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Propoxyphene overdose


Alternative names

Poisoning from an overdose of propoxyphene.

Poisonous Ingredient

Propoxyphene

Where Found

  • Darvocet
  • Darvon
  • Dolene
  • Darvon-N
Note: This list may not be all inclusive.

Symptoms

  • Body as a whole
    • Muscle spasticity
  • Respiratory
    • Breathing slow and labored or shallow
    • Breathing difficulties
    • Breathing may stop, which can be fatal
  • Eyes, ears, nose, and throat
    • Pinpoint pupils
    • Deafness
  • Skin
    • Cyanosis (blue fingernails or lips)
    • Rash
  • Gastrointestinal
    • Vomiting
    • Nausea
    • Spasms of the stomach or intestinal tract ( abdominal cramps )
  • Heart and blood vessels
    • Weak pulse
    • Low blood pressure
  • Nervous system
    • Drowsiness
    • Coma
    • Seizures

Home Treatment

DO NOT INDUCE VOMITING .

Before Calling Emergency

Determine the following information:
  • The patient's age, weight, and condition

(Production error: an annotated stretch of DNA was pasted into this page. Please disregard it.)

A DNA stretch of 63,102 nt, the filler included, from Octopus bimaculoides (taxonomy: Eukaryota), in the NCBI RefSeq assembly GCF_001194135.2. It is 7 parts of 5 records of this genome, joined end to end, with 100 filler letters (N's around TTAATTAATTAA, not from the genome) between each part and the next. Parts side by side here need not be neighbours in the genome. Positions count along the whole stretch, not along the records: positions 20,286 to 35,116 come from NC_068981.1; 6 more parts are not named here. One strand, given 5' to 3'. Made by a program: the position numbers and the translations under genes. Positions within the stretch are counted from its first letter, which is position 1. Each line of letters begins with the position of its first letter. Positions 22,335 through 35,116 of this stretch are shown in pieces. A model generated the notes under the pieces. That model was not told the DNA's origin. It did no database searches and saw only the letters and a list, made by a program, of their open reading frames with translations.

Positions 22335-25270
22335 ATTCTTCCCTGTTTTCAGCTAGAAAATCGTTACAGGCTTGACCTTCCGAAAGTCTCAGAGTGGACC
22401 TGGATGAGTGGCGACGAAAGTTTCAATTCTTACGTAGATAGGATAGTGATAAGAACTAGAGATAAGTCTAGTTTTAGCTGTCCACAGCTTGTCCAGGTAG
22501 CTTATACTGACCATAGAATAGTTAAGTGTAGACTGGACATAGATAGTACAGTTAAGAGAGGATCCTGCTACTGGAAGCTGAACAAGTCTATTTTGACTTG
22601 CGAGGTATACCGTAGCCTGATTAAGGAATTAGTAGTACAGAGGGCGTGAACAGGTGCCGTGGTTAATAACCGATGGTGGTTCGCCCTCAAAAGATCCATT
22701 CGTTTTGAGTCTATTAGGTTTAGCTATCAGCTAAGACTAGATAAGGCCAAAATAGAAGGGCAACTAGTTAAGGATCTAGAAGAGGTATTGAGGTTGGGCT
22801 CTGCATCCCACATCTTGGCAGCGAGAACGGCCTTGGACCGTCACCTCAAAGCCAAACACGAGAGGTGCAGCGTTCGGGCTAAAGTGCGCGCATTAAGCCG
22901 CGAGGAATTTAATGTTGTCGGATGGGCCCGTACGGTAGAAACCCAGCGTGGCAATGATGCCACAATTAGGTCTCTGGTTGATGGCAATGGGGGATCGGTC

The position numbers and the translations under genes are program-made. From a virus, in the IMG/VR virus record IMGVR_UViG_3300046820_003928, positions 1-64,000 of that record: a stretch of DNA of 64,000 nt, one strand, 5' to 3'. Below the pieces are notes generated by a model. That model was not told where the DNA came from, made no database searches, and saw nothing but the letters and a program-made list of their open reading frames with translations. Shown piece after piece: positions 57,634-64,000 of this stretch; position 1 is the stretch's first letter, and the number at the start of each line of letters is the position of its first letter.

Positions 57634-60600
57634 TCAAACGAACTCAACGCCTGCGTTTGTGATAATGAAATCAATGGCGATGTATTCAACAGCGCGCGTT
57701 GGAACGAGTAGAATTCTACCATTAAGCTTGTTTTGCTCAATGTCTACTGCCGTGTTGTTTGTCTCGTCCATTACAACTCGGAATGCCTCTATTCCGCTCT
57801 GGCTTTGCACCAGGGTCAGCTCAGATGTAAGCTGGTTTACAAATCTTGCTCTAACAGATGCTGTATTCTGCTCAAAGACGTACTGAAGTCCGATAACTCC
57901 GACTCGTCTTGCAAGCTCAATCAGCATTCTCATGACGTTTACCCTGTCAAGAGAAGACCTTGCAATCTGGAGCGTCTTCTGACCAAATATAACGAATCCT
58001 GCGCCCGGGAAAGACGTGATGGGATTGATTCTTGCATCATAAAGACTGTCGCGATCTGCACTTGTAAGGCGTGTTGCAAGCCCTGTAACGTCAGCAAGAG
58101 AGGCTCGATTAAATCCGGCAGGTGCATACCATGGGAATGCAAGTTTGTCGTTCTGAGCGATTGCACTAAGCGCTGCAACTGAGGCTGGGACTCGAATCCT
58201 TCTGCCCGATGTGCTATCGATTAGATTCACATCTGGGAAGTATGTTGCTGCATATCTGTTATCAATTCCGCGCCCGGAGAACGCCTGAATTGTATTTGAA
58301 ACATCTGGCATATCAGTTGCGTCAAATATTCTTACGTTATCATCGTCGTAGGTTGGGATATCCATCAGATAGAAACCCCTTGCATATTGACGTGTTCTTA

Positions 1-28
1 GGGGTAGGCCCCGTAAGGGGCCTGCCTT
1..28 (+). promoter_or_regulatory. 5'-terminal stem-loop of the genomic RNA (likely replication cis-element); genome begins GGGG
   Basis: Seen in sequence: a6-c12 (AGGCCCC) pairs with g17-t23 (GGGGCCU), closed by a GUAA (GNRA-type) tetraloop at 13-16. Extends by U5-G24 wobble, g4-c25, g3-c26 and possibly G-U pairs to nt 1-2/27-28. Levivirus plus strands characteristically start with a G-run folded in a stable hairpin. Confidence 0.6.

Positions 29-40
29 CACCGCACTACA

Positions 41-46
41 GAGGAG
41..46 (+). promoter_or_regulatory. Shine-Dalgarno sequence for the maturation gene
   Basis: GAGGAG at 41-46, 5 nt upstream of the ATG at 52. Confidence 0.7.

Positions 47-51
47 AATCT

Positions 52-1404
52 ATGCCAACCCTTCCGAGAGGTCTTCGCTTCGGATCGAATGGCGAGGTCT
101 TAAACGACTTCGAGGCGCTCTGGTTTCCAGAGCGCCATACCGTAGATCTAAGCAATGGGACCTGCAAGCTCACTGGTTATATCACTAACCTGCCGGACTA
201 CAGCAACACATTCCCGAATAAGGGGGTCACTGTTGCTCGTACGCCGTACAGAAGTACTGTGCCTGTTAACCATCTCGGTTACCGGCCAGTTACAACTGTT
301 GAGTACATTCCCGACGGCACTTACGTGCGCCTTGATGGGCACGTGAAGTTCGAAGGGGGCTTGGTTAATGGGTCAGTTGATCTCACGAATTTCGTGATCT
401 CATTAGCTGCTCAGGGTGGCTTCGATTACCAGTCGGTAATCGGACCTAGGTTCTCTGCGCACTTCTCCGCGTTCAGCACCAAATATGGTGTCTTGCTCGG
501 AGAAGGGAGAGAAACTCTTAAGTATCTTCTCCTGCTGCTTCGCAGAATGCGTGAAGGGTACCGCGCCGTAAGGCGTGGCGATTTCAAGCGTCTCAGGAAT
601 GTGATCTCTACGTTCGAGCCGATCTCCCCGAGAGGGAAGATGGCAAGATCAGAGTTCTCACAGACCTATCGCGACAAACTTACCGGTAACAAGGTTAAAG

• The name of the product (ingredients and strengths if known)
  • The time it was swallowed
  • The amount swallowed
  • If the medication was prescribed for the patient

Poison Control, or a local emergency number

They will instruct you if it is necessary to take the patient to the hospital. See Poison Control centers for telephone numbers and addresses. Take the container with you to the emergency room.

What to expect at the emergency room

Some or all of the following procedures may be performed.
  • Use gastric lavage .
  • Administer activated charcoal.
  • Give a narcotic antagonist (multiple doses if needed).
  • Administer intravenous fluids as needed.
  • Monitor breathing.
  • Treat the symptoms.

Expectations (prognosis)

If an antidote can be given, recovery from an acute overdose occurs within 24 to 48 hours.

Update Date: 8/6/2003

Ari Schwell, M.D., Director, Emergency Department of the Episcopal Campus of Temple University Hospital, Philadelphia, PA. Review provided by VeriMed Healthcare Network.

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Last updated: Tue, 06 Jan 2009 00:20:03 GMT
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